Over the weekend we stayed in a lovely batch on the north east coast of the south island between Blenheim and Kaikoura. Jake (my son) and I spent all day Sunday fishing on Kekerengu beach. It was a lovely winter's day and we literally had the whole beach to ourselves.

We usually have a small bet with each other when we go fishing - a dollar for the first, biggest and the most fish. I can blame my brother Andrew for starting this family tradition! We were fishing with two 8 foot rods and using oily fish as bait.

Jake caught the first fish - a small but very respectable red cod. 1:0 to Jake.
After being 'down' for most of the morning I pulled back by catching a couple of medium size dog fish making it 2:1 to me. Jake then struck into a good sized dog fish - it was now evens at 2:2!

I pulled back by catching another good dog fish making it 3:2 to me before it was time to call it a day.

Jake won $2 for catching the first and the biggest fish although he had to give me a dollar back for catching the most fish. Jake was more than happy - he was a dollar up aferall!

You can eat dog fish but I couldn't be bothered to skin them so we threw them back. The red cod had no such escape ....... I am pleased to report it lived upto expectations and was very tasty!

Friday, July 11, 2008

Best NZ Rump Steak

When we lived in the UK rump steak was always a bit of a treat because it was so expensive - you could pay upwards of £3.99 per lb.
I was in Pak 'n' Save Northlands yesterday evening and they had a special on their rump steak at NZ$8.95 per kilo. With the exchange rate of $2.60 to £1 that makes it £1.56 per lb!
We enjoyed some porterhouse steak last week but it was a little more expensive at NZ$9.95 per kilo or £1.74 per lb.
Where is the bar-b-que? Yum!

Sunday, July 6, 2008

Enjoy a Diet Cat Break

Meet Mango who is one of our two resident mousers. She is into just about everything!

Saturday, July 5, 2008

Death in the Cook Islands

Death in the Cook Islands is regarded very differently than by the western world. Loved ones who have passed away are kept close to home and are literally buried in the back garden.

The memorials also provide a cool place to sleep in the heat of Summer.

Welcome to the Rarotonga departure lounge ...

An outside departure lounge at Rarotonga airport - absolutely fantastic!

To Aitutaki and back

One of the perks of working for a travel agent is you get to go and see some interesting places. Last Christmas, my team won a team trip to any destination on the Air New Zealand network. After much debate, we decided to go to Rarotonga in the Cook Islands.

We flew out to Rarotongo and stayed at the Edge Water resort. However, we had a surprise excursion to Aitutaki.

We flew with Air Ratotonga leaving Rarotonga at 0800 on a small Saab turbo prop.
After flying for 40 minutes we started our decent into Aitutaki. We flew over the lagoon and approached the island from the north, landing on an air strip built by the Americans in 1942 during World War 2.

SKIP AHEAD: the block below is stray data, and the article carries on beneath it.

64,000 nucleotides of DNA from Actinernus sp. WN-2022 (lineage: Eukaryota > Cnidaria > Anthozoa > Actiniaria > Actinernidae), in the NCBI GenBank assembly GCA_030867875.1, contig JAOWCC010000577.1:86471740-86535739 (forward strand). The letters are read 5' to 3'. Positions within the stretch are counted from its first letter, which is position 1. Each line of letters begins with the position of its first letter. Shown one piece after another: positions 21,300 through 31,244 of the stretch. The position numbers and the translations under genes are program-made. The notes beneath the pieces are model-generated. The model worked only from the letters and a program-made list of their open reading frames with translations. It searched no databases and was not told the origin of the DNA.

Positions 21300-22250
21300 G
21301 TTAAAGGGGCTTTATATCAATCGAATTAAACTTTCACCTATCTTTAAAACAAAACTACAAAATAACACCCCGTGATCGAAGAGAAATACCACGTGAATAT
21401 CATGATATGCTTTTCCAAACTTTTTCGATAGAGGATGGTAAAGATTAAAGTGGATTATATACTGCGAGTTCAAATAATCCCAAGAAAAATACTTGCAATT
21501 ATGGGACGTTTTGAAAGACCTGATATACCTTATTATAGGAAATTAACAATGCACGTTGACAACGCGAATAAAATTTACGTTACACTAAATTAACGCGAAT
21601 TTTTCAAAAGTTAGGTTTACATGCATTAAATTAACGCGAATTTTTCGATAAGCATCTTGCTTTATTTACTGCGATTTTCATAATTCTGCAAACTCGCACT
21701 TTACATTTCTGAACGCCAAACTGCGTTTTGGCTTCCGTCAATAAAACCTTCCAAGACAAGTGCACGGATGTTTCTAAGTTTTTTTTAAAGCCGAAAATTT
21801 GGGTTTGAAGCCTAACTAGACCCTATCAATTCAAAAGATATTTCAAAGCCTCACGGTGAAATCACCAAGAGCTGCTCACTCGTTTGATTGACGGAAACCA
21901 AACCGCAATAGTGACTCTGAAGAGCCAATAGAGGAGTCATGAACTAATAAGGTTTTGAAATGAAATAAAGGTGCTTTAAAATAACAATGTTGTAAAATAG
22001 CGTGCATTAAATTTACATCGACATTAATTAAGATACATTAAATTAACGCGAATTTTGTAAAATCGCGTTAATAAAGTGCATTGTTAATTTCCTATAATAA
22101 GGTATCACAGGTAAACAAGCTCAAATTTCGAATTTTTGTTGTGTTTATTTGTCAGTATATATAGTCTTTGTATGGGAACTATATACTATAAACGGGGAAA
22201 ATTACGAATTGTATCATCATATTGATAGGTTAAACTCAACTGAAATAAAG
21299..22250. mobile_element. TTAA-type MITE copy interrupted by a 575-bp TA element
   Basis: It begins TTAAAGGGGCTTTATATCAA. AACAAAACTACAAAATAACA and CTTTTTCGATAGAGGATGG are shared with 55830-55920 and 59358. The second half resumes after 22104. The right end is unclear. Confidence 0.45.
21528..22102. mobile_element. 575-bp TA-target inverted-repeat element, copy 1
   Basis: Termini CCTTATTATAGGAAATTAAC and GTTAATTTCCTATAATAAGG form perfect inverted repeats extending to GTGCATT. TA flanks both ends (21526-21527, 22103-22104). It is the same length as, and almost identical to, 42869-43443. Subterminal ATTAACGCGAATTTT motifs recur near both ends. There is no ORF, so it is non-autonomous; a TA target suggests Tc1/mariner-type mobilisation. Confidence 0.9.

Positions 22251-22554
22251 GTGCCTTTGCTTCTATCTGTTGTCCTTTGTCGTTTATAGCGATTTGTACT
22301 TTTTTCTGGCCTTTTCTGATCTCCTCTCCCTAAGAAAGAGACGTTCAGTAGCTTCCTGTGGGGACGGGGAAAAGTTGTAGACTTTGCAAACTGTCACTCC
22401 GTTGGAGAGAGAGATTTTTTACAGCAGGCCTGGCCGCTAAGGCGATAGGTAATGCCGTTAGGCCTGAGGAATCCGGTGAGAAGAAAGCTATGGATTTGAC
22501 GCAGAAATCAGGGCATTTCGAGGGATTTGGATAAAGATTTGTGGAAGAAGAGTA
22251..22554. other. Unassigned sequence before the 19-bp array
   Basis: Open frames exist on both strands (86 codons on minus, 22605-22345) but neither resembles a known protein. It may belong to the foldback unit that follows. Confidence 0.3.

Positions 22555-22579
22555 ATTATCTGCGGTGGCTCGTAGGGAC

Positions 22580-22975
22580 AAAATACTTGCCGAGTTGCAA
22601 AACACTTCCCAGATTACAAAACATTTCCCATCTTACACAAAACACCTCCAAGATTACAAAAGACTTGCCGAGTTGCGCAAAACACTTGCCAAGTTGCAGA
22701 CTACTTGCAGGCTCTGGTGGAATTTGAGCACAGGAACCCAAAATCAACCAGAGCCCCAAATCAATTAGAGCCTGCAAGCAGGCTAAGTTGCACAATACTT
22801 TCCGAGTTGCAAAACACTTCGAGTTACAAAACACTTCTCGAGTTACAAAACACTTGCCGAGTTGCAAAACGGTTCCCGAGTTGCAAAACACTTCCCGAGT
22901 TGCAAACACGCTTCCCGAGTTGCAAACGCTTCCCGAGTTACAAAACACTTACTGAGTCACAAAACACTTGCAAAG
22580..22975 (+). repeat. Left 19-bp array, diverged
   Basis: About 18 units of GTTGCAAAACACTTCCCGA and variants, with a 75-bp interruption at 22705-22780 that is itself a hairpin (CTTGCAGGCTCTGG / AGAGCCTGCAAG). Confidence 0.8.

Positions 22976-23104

The airport at Aitutaki is a little bit basic (an under statement!) but the welcome was very warm.
A man playing in his ucayali welcomed our arrival to the island - Pacific Islanders know how to make people feel very welcome!

Our tour host for the day was a man called Phil who was originally from the island and was a mind of information - he seemed to know most of the island inhabitants.

1900 people live on the island. Power is provided between 0600 and 2359 by two diesel generators. The container ship comes once a month, but if it is too rough it doesn't stop and steams onto Auckland.

The bus took us to the main town and we had chance to walk around.

After a short time we joined our boat and cruised around the lagoon for the rest of the day.

The TV series Shipwreaked and Survivor is filmed in Aitutiki and we payed a visit to 'Sharky Island'. We went snorkling and enjoyed a tuna lunch. After which we sailed to One Foot island.

One island has no inhabitants but it has a post office (UK eat your heart out!) so it was a great opportunity to sit under a palm tree and write my post cards while drinking a cool beer.

Alas, it was time to go home so we went back on the boat, steamed back to Aitutiki and caught the flight back to Rarotonga.

I'll be going again ...... but next time I will take my wife, Yvonne!

How I miss Holme-on-Spalding Moor!

How much for a trailer load of firewood?

It is winter here in New Zealand. During the evening the temperature can drop and you need to keep warm. There is nothing better than snuggling down in front of a roaring log burner.

So how much is firewood? Well, the trailer below which is 4 foot 6 inches by 7 foot cost cost a whole NZ$10 to be filled up with firewood. That is just under £4 for a whole months worth of heat. What a bargain!

Monday, June 9, 2008

It's all work and no play being a scout leader ............

It's all work and no play being a scout leader ... er, except when you get to enjoy a coffee at the Cafe Paris. I hastern to add we were watching the scouts do a treasure hunt around Hokatika and the outside tables gave Roger and I a great vantage point to 'watch what was going on' while we enjoyed a much needed caffine fix.